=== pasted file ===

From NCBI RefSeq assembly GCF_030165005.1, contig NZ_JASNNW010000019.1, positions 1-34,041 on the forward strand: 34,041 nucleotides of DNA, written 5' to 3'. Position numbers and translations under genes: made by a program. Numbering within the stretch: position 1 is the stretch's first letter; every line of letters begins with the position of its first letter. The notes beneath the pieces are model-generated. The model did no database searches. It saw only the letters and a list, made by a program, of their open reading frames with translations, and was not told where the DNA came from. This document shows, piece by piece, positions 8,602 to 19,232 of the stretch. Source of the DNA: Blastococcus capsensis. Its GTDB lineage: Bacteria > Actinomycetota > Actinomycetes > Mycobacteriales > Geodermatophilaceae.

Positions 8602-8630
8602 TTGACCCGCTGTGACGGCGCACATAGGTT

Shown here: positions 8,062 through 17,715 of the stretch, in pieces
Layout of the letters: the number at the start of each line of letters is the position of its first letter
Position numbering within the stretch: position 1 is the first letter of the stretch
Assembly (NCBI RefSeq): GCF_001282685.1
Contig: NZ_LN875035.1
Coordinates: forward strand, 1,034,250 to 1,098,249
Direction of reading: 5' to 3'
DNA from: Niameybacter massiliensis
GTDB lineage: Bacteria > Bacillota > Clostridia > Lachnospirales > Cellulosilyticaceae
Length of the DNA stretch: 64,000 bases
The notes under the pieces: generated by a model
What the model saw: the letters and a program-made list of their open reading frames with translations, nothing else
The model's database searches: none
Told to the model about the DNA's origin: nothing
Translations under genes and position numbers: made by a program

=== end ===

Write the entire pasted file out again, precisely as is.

From NCBI RefSeq assembly GCF_030165005.1, contig NZ_JASNNW010000019.1, positions 1-34,041 on the forward strand: 34,041 nucleotides of DNA, written 5' to 3'. Position numbers and translations under genes: made by a program. Numbering within the stretch: position 1 is the stretch's first letter; every line of letters begins with the position of its first letter. The notes beneath the pieces are model-generated. The model did no database searches. It saw only the letters and a list, made by a program, of their open reading frames with translations, and was not told where the DNA came from. This document shows, piece by piece, positions 8,602 to 19,232 of the stretch. Source of the DNA: Blastococcus capsensis. Its GTDB lineage: Bacteria > Actinomycetota > Actinomycetes > Mycobacteriales > Geodermatophilaceae.

Positions 8602-8630
8602 TTGACCCGCTGTGACGGCGCACATAGGTT

Shown here: positions 8,062 through 17,715 of the stretch, in pieces
Layout of the letters: the number at the start of each line of letters is the position of its first letter
Position numbering within the stretch: position 1 is the first letter of the stretch
Assembly (NCBI RefSeq): GCF_001282685.1
Contig: NZ_LN875035.1
Coordinates: forward strand, 1,034,250 to 1,098,249
Direction of reading: 5' to 3'
DNA from: Niameybacter massiliensis
GTDB lineage: Bacteria > Bacillota > Clostridia > Lachnospirales > Cellulosilyticaceae
Length of the DNA stretch: 64,000 bases
The notes under the pieces: generated by a model
What the model saw: the letters and a program-made list of their open reading frames with translations, nothing else
The model's database searches: none
Told to the model about the DNA's origin: nothing
Translations under genes and position numbers: made by a program